Luke Marcott’s “Filmpocalypse,” a.k.a. “Filmzilla: The Novella”


I recently received a lovely thing in the mail—the first book from Cloud City Press. As the editorial director of Paper Darts I get to read a whole lot of work from young, up-and-coming writers. Generally, though pleasurable, this type of reading is not for pleasure; I’m reading it to decide whether or not it should be published with Paper Darts. It was nice, for a change, to sit back and read the early work of a writer just for kicks, and not have to make any decisions about it’s merit in terms of whether or not I believe it to be “ready” for publication, because the author made that decision already and published it himself. Boom.

Luke Marcott’s 60-or-so page story Filmpocalypse is a trip back to an age when self-destruction and world-destruction were not explicit cries for help, but rather a claim to personhood. Being old enough not to think about my self-destructive teenhood too often, but young enough to remember it as clearly as I want to, it was nice to climb into this story and really root around in that part of someone else’s life for 60-or-so pages.

The story, though not as fully formed as I would have liked (but, I guess that’s the point, right?), centers mainly on a character named Martin and his group of oddball coworkers, who are all “no-collar” employees at a near-dead video store called Filmpocalypse—a location based loosely on Franklin Avenue’s Filmzilla, which is why the store agreed to carry the book. Opening with a scene in a mental hospital that is never visited again and ending with coworker Ellen’s open letter to The New Yorker—“The other day [I] saw a Poetree/ I chopped that motherfucker down”—Filmpocalypse radiates the types of poetic “fuck yous” to society that all disaffected youngsters dream of some day delivering on a mass scale.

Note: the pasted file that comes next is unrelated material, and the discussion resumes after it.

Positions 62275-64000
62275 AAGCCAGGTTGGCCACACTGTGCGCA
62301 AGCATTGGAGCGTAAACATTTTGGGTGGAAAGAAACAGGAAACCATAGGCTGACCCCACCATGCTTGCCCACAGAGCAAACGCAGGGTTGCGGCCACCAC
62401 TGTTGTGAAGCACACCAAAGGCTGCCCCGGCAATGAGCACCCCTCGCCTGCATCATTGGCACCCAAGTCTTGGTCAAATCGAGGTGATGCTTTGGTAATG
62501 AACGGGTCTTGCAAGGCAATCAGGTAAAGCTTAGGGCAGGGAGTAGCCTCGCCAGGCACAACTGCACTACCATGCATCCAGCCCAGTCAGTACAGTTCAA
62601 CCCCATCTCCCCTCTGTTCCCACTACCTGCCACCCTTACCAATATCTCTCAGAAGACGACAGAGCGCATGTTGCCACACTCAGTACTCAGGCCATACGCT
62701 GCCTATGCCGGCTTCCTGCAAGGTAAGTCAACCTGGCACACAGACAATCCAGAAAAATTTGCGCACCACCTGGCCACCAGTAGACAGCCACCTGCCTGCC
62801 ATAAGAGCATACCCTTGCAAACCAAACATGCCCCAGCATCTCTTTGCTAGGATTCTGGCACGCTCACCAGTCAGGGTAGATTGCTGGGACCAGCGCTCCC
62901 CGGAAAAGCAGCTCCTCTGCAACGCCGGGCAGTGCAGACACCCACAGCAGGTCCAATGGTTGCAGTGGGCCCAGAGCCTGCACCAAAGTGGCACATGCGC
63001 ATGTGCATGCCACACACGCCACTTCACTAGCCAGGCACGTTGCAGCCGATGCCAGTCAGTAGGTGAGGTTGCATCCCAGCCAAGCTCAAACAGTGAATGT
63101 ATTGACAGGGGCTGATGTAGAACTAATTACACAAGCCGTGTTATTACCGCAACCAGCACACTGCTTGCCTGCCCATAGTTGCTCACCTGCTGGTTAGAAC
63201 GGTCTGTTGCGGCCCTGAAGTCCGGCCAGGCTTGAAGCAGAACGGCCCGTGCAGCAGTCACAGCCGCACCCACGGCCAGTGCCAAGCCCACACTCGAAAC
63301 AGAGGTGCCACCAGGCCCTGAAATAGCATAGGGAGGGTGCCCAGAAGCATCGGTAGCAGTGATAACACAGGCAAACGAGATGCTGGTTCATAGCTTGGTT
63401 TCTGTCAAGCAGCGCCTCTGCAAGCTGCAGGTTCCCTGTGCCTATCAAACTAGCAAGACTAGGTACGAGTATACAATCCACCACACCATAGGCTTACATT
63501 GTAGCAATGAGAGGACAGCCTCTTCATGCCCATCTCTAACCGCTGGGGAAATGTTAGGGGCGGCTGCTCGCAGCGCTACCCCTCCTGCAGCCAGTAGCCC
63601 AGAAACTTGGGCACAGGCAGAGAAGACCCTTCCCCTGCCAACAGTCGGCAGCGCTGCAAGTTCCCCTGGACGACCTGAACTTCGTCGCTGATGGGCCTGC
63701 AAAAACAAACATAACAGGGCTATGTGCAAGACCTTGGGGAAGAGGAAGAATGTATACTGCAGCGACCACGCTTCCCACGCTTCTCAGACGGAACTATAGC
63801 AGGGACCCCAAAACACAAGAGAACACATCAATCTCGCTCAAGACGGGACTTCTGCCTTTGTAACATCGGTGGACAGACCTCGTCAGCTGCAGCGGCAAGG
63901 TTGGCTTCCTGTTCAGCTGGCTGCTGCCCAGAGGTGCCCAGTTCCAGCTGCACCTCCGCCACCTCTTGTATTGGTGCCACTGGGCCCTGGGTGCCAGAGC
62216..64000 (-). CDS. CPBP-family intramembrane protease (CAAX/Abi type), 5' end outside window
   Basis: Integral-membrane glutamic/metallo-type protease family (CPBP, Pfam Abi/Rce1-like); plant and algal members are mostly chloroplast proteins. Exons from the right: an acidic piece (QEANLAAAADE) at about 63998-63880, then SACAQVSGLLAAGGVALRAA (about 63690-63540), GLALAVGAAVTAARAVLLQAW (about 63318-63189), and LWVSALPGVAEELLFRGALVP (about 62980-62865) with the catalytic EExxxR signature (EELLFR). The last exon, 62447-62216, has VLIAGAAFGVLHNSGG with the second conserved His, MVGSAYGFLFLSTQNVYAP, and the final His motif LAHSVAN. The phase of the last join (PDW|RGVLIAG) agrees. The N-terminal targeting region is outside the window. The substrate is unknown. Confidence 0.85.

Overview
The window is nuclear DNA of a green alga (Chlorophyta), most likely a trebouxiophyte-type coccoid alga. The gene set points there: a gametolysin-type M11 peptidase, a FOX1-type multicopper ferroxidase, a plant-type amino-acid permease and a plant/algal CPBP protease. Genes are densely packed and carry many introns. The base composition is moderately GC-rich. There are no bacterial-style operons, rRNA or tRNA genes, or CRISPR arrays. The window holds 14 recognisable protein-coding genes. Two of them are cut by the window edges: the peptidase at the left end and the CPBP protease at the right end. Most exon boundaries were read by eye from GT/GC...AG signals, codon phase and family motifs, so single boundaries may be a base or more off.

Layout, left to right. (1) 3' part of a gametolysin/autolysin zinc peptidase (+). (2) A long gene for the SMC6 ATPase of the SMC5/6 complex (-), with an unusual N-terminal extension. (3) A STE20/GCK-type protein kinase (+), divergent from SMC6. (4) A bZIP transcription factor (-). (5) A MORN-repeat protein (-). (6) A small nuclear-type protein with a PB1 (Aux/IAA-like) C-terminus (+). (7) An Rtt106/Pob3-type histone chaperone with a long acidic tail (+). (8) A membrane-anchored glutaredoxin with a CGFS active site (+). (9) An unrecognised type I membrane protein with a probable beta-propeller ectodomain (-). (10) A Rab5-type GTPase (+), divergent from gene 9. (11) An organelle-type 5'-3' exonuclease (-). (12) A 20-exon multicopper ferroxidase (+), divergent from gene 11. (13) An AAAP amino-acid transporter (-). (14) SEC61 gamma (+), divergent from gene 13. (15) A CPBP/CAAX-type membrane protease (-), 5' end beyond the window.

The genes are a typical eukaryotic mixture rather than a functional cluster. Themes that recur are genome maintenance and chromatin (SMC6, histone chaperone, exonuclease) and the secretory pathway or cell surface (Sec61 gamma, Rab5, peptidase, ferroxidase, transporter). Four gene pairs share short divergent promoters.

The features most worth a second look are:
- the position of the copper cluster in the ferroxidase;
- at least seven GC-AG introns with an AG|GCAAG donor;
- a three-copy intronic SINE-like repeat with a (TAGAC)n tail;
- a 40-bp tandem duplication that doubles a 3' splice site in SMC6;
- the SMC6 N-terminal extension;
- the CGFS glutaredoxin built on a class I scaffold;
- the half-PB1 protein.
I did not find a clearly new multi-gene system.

As a whole, the story offers just enough about the characters to keep readers interested, but keeps its distance so no one gets attached. Filmpocalypse is just vignette after vignette of smoke breaks, stark discussions about porn, sex, and violence, and references to cultural nodes that will be badges of misfit coolness forever. Though the on-point sections of dialogue got a little tiresome in their self-aware Kevin Smithness and the weirdo characters were a tad trite, Marcott made up for the dross with dark wisdom, one surprisingly satisfying question about the terminology for the daily travel of urban youth, and bits of truth about the world that we’re forced to forget as we get older in order to press on.

The next Cloud City Press book, Dragons Are Hung by Oliver St. John, will be released Friday, May 11 with an event at Common Good Books.